From reading your question and the answers so far, I'd like to clarify some terms in hopes to help you find what will help you best. Having a hard-drive manufacturer say their drive is Time Machine ready simply means that it is already formatted for the Mac. But you can always bring any external drive and format it for the Mac using Disk Utility. Of course, doing this will erase the drive, so keep that in mind.
Once you have your hard drive, then the next thing to clarify in the discussion is Time Machine Vs. Time Capsule. Time Machine is a Mac OS X feature that will back up your data in the background. However, this feature only works with a hard drive physically attached to your mac. As far as I know, it will not work over a network.
On the other hand, Apple sells a product called the Time Capsule (do not confuse this with Time Machine). The Time Capsule is a wireless network hard drive that Time Machine actually supports. Adding a Time Capsule to your network would be the only official way to use Time Machine over the network.
Finally, regardless of whether or not you're using a Time Capsule: When you use Time Machine on a hard drive, you can continue to use the remaining space on the hard drive for storing whatever you want (like your iTunes library in your example). In other words, using Time Machine will not make use of this drive exclusive to Time Machine. The only thing to keep in mind is that Time Machine will create a folder at the root of the drive where it will keep its backup sets. Leave that folder alone and you should be fine. :)
My current set up consists of a 1 TB Western Digital hard drive attached over USB and backing up using Time Machine. Time Machine will create sets for each one of the last 24 hours, each one of the last 30 days, and each month until it runs out of space. In order to make the best use of the drive, and this is a tip I wanted to share with you, I have configured Time Machine via System Preferences to ignore the Downloads folder and my iTunes Podcasts folder, which have tons of data that I do not need to back up.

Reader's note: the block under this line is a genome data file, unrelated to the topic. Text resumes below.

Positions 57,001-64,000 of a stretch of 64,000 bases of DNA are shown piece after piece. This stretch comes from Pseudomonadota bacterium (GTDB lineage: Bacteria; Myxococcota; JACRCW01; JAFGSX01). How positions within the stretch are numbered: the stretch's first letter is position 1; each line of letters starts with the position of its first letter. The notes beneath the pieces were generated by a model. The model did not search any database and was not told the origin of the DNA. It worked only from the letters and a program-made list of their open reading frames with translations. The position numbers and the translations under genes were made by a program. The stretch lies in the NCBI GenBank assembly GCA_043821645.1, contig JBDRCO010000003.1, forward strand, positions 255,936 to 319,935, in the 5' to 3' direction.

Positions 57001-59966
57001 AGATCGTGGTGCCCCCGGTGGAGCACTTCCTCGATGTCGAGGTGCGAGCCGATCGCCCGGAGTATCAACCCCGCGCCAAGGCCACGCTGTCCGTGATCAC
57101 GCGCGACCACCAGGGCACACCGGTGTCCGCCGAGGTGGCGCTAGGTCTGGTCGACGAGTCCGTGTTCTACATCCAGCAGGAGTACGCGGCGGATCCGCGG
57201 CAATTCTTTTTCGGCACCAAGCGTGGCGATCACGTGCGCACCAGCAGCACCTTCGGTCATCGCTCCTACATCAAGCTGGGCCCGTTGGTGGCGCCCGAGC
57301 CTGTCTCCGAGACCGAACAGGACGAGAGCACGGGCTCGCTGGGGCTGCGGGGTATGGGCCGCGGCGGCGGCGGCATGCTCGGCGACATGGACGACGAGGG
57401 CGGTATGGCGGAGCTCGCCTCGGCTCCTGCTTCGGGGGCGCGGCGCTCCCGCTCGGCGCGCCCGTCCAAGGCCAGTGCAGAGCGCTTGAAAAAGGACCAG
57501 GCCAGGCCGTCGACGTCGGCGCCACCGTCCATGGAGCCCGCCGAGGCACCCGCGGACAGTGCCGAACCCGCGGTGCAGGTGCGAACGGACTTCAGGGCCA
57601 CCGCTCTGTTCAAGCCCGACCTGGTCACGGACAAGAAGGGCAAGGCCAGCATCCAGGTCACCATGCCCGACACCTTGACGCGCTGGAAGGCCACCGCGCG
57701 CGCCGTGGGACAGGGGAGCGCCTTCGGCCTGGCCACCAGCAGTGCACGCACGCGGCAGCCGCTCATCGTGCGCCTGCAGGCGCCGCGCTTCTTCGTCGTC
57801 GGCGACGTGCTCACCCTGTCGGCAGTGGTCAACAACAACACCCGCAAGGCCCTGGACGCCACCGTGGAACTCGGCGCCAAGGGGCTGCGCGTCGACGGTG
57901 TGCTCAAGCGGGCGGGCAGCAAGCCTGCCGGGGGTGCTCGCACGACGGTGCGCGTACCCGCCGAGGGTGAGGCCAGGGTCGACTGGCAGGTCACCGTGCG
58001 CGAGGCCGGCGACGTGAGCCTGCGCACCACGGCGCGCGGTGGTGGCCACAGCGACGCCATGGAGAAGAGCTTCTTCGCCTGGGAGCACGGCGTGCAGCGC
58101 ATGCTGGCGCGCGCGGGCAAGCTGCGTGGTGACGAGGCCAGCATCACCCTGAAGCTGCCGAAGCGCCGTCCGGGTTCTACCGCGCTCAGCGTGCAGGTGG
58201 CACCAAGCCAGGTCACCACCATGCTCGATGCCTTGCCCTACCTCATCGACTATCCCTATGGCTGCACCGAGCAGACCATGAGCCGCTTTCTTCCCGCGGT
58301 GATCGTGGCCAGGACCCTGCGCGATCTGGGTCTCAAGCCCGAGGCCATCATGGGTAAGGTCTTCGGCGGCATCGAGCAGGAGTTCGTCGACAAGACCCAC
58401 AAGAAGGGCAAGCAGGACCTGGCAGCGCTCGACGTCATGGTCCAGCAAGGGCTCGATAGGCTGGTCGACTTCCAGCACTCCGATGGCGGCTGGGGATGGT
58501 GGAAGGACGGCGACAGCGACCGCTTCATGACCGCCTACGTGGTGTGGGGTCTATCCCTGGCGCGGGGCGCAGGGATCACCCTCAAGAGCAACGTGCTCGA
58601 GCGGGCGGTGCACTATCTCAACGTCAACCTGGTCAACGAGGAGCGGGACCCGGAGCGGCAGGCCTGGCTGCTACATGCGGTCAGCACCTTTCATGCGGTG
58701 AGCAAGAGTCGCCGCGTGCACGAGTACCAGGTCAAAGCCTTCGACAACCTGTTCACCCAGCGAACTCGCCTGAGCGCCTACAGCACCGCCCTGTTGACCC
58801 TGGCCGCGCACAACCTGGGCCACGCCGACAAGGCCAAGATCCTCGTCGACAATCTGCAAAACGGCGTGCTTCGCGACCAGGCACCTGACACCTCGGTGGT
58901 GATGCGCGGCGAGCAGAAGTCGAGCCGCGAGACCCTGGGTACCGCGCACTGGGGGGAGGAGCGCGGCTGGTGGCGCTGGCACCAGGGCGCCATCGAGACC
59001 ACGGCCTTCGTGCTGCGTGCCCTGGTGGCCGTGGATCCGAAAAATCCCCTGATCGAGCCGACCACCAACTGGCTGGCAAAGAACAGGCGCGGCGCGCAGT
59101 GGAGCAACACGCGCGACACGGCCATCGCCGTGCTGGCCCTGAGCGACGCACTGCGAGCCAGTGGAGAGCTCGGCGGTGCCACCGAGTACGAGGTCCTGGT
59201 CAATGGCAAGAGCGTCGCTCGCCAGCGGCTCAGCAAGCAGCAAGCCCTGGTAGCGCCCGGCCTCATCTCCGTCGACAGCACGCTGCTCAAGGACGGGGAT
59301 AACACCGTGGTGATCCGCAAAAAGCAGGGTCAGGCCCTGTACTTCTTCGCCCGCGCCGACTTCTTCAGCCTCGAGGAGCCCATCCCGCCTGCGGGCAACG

You may also want to consider looking at a Pogoplug. I do not own one (yet), but it looks like a compelling alternative to create a shared media hard drive on my local network.
Hope this helps sort things out.
Update: As it was pointed out on this thread, there is a way to get Time Machine to work over a network. It involves modifying preferences files via the terminal and while it is not a difficult process, it is evidently not an officially supported method to use Time Machine--otherwise, the System Preferences UI would allow you to select network drives other than Time Capsules. The name of the configuration value that must be modified, "UnsupportedNetworkVolumes", hints at this as well.
So while the answer to the question "Is it possible?" seems to be yes, my advice for the tweak suggested on this thread is to use it at your own risk. I can't help to think that there could be a technical reason why Apple has not allowed network drives to be used for Time Machine out-of-the-box. Perhaps they haven't obtained optimal results. Perhaps a Time Capsule is better designed for working with Mac OS X and the way Time Machine itself it designed. Or... and this is also a possibility, Apple is only blocking network drives to sell more Time Capsules.
In any event, if you experience excellent performance with Time Machine using an officially unsupported network drive, please post to this thread and let us know how it works. Good luck.